14 September 2013

Karearea (NZ falcon) on the No. 1 Line track

The demands of work and the wild spring weather meant I hadn't been for a walk up No. 1 Line for almost a month. It felt like an age and probably was.

Today I finally made it up there. I sat at the top in the blustery wind, writing a little while the water heated, then sipping Lapsang Souchong. I watched patches of sunlight drift across the far mountainside and listened to the wind and a little riroriro somewhere a long way off, and I remembered the pipiwharauroa I'd heard yesterday — the first this spring — and wondered how many riroriro would end up raising pipiwharauroa chicks instead of their own this summer. 

A little light hail tapped at the hood of my parka on the way down, but it amounted to nothing. Near the bottom of the track I heard a bird call — a tui, I thought. But it didn't sound quite right, even allowing for the huge range of calls tui can make. I heard it again and became even more convinced it wasn't a tui. I thought I knew what it might be, so I retrieved the camera and headed off the track. 

I was right. This was one of two karearea — New Zealand falcons — sitting high in a massive dead tree. The whole time I photographed them and watched them through the binoculars, they said nothing. Just those two calls as I came down the track, as if they were calling out to me rather than at me. 

I'd like to believe they were saying, 'Welcome home, Pete'.

[14 September 2013, Panasonic Lumix GH1, 100–300 mm at 300 mm, ISO 200, 1/320 at f5.6]

All content © 2013 Pete McGregor


Elephant's Child said...

And what a welcome.

Relatively Retiring said...

Such a beautiful portrait (again).
There is something Japanese about the deceptive simplicity of this.

pohanginapete said...

EC, I couldn't have imagined a better welcome back to No. 1 Line :^)

RR, thank you. Initially I thought the overcast sky might make photographing difficult, but it worked to my advantage. A clear blue sky would have been almost impossible.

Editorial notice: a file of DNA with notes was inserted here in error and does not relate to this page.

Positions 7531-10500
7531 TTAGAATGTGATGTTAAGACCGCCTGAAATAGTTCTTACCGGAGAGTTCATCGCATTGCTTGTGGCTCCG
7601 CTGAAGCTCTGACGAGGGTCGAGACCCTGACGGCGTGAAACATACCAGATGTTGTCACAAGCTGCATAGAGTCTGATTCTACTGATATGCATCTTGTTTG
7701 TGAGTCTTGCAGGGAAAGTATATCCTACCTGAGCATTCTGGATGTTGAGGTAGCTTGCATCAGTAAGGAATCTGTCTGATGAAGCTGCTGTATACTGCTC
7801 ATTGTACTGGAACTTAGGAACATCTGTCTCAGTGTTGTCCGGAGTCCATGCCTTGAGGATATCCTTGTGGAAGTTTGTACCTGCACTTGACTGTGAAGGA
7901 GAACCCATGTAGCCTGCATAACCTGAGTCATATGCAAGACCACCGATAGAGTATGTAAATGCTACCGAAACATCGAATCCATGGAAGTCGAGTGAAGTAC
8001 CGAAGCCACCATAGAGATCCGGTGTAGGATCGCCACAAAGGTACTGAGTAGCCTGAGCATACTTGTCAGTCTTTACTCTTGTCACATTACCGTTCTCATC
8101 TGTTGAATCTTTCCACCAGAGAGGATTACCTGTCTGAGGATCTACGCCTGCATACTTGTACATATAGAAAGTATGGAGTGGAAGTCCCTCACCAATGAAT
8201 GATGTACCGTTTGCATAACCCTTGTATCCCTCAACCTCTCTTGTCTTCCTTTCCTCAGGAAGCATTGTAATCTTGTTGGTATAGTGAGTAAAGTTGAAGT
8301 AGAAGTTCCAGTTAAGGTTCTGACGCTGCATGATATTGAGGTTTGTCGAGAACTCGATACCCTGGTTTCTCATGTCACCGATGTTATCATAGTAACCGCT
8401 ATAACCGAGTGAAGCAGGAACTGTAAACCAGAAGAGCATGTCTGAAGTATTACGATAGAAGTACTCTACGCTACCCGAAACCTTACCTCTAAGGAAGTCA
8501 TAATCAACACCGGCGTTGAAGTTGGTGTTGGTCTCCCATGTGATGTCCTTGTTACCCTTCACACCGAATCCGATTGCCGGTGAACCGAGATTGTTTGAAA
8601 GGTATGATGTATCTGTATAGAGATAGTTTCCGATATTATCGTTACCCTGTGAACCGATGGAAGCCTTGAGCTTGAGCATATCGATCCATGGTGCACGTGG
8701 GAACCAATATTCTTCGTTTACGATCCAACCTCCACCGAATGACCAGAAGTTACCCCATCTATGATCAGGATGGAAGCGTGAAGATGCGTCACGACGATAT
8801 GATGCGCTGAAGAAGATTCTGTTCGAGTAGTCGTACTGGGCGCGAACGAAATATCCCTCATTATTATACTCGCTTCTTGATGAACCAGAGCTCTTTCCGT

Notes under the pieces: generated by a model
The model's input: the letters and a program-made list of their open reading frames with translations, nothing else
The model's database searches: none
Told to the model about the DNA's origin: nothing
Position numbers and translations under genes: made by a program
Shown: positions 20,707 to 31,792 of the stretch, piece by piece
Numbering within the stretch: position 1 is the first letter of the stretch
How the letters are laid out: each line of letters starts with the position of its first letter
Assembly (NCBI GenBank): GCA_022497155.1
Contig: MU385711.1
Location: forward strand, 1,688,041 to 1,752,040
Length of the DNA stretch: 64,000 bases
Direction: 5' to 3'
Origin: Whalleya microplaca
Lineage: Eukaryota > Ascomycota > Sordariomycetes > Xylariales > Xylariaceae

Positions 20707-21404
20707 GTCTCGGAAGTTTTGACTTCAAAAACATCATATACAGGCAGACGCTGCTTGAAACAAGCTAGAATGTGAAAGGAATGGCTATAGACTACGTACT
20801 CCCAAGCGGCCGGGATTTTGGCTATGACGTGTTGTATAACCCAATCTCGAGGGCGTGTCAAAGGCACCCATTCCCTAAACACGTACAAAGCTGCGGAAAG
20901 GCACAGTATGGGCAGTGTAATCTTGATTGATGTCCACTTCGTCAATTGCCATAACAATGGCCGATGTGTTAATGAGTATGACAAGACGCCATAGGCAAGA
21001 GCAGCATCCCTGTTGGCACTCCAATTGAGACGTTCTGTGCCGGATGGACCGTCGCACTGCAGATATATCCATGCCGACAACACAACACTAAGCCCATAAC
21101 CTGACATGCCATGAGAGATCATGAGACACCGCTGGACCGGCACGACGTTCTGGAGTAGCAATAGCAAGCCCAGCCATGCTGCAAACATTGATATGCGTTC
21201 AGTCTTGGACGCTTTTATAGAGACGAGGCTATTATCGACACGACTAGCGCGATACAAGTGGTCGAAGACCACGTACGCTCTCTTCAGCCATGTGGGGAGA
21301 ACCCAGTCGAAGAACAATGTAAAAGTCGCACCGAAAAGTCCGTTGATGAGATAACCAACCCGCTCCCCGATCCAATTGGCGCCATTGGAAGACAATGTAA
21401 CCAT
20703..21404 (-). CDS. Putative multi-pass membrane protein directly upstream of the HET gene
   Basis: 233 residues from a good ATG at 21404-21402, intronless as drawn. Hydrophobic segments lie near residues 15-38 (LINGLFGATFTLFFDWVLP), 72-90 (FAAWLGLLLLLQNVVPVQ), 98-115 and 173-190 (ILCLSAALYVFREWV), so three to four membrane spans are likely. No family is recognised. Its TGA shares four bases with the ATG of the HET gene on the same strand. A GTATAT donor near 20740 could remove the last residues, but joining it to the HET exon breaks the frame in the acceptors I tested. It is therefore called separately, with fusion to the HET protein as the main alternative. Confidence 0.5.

Zhoen said...

I keep coming back to gaze at this one. The rough bark, soft moss, that bird with such an intense, but not unfriendly look.

pohanginapete said...

Zhoen, they certainly seemed unperturbed by me. Perhaps I was beneath them in more than just the literal sense ;^)

butuki said...

Good to see you posting again, Pete. I was beginning to get worried that you haven't been around.

When I first saw the thumbnail of the image I thought the knot in the branch was an owl, or perhaps even a goatsucker.

I think the falcon is even looking at his mate, pointing at you, and saying, "It's him." ;-)

pohanginapete said...

Miguel — nice! :^)

Posting has been sporadic because the last month or so has been madness. I have a few weeks of relatively normal life, then the pace starts picking up again as the end of the semester approaches.

There was blood on that set of talons. I could see it clearly through the binoculars, and I watched as this bird cleaned a loose feather from between the talons.

Jono said...

Lovely shot. It is great when you can get close to these fellas.

Anne-Marie said...

Beautiful photo, Pete, and I'm glad you had this experience.

pohanginapete said...

Jono, I think this is the closest I've come to them in the wild without being attacked!

Anne-Marie, thank you. It was a real privilege.

AJB said...

Looks like you even got a bit of Earina in the shot. :) I've never got close to a falcon, the best was seeing a pair circle overhead once.

pohanginapete said...

Andrew, it's not hard to get Earina in a photograph up there!